Ireland’s second-largest mobile operator O2 today revealed its revenues grew 14pc to €475m for the six months leading up to the end of September. The company also revealed that it grew capital expenditure by 32pc to €80m for the half year.
In a period that saw the company introduce its anticipated I-Mode high-speed mobile internet access service, the company said earnings before interest, taxes, depreciation and amortisation (EBITDA) – a standard barometer for progress in the telecoms sector – grew 11pc from the same period last year to €177m.
O2 CEO Danuta Gray commented: “The O2 Ireland business continues to deliver a strong performance driven by our commitment to ongoing innovation, increased investment and value for money. Our exceptional customer growth and increased levels of usage across both voice and data has been underpinned by a significant increase in our capital expenditure compared to the first half of last year. We continue to innovate in the market and the launch of our high-speed mobile internet access service I-Mode in October this year is set to transform Ireland’s performance in this vital area.”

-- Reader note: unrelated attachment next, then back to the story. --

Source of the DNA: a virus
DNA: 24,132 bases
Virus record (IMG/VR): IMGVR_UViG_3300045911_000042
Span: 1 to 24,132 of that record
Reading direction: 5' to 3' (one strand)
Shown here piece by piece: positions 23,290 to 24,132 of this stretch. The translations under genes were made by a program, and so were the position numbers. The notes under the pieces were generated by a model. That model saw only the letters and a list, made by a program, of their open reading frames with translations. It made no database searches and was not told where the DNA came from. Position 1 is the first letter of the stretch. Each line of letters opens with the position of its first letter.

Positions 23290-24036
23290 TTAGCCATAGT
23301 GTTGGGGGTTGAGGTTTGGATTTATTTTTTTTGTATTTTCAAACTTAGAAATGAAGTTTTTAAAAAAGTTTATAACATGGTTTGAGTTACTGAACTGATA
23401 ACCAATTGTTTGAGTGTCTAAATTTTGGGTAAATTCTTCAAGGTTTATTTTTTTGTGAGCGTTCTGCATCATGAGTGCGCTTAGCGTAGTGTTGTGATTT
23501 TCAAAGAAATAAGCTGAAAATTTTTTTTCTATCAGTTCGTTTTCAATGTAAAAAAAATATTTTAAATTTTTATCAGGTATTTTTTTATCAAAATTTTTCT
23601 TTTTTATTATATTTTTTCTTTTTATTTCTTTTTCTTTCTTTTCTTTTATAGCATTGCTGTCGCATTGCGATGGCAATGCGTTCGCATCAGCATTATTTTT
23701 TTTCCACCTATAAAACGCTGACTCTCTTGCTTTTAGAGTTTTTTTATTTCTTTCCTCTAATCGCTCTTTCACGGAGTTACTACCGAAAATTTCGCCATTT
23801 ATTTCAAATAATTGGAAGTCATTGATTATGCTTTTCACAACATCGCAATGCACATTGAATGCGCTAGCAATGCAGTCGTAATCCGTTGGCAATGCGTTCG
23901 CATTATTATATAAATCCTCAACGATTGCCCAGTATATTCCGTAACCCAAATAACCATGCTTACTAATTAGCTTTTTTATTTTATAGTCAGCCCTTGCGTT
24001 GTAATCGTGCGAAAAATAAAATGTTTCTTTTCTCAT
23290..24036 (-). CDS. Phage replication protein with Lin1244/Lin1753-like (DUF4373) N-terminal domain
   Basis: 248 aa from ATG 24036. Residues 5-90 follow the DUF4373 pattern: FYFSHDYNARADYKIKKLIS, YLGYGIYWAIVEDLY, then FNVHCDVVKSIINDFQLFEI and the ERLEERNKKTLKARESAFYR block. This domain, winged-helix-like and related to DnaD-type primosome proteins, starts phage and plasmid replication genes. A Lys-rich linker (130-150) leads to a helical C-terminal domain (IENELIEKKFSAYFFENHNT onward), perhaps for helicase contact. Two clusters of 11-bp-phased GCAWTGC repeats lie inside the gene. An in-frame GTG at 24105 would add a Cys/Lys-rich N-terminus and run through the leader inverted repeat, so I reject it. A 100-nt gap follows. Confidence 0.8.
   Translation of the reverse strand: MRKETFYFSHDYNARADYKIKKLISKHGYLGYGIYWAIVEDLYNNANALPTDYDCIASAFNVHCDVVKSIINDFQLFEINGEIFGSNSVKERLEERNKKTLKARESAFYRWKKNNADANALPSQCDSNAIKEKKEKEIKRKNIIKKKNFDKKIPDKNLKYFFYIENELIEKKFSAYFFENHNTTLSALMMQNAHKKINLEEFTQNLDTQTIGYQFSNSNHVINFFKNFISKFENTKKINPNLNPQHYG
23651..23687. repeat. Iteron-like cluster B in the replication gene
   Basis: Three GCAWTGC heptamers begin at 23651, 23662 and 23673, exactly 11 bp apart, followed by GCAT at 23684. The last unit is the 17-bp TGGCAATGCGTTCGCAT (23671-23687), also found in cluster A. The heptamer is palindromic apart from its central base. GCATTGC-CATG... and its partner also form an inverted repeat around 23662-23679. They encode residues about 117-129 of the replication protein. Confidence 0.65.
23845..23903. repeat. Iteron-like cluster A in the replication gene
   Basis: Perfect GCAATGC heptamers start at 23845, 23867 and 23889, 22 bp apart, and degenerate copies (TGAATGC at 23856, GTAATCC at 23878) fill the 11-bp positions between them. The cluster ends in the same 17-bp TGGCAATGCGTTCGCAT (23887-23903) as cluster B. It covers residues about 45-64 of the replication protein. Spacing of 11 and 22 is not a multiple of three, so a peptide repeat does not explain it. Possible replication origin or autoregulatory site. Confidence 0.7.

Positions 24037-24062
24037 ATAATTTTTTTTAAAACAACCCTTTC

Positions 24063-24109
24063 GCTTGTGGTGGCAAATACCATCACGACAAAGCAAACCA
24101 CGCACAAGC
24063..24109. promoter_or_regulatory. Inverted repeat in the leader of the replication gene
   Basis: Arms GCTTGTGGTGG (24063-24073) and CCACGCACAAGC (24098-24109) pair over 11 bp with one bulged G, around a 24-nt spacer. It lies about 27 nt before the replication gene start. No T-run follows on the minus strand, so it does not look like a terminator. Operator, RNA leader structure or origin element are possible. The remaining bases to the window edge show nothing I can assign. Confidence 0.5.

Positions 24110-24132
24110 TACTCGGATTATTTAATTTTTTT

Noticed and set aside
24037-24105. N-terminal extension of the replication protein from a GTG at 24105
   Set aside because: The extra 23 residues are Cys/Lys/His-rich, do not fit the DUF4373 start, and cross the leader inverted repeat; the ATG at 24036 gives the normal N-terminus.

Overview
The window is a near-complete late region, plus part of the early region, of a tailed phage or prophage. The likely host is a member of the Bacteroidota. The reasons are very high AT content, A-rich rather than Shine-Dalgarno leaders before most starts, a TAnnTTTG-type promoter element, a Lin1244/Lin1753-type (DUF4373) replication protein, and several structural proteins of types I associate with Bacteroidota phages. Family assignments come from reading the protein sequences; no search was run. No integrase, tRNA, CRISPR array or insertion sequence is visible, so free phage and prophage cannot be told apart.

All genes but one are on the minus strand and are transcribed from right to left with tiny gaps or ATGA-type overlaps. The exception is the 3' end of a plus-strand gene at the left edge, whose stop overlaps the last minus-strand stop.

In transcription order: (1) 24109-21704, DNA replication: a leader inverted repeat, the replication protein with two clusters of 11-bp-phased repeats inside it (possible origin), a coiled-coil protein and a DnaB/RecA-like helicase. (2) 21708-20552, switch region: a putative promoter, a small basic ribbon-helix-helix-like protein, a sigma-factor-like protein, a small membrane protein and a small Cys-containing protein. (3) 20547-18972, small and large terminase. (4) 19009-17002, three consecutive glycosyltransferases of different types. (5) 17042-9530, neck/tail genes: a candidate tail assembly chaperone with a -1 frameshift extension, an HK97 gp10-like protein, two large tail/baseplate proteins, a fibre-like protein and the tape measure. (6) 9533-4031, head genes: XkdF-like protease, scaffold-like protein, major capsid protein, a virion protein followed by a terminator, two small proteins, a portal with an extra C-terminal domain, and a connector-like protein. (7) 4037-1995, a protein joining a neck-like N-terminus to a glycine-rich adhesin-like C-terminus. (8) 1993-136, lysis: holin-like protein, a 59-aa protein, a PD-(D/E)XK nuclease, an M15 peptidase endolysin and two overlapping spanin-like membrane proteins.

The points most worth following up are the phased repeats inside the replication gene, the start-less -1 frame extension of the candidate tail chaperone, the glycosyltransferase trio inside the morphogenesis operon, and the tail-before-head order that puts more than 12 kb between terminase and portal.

The company said it saw an average of 20pc reduction on customer spend as a result of new consumer price plans launched in September.
O2 Ireland – which along with the rest of the O2 Group is in the process of being acquired by Telefonica for €26bn – said its total customer base grew by 10pc from 1.45m customers in September of last year to reach 1.57 million customers.
Data as a percentage of ARPU (average revenue per user) grew from 20pc last year to 22pc this year.
Without revealing ARPU for the past six months, O2 focused on blended ARPU for the last quarter, revealing it increased to €572 per year from €560 a year ago.
Prepay rolling ARPU it said “remained steady” at €359 per year, compared with €360 last year, while postpay ARPU grew from €1,078 to €1,155.
The company said it will reduce the mobile termination rate it charges to other operators to terminate on the O2 network, by 8pc from 1 January next.
By John Kennedy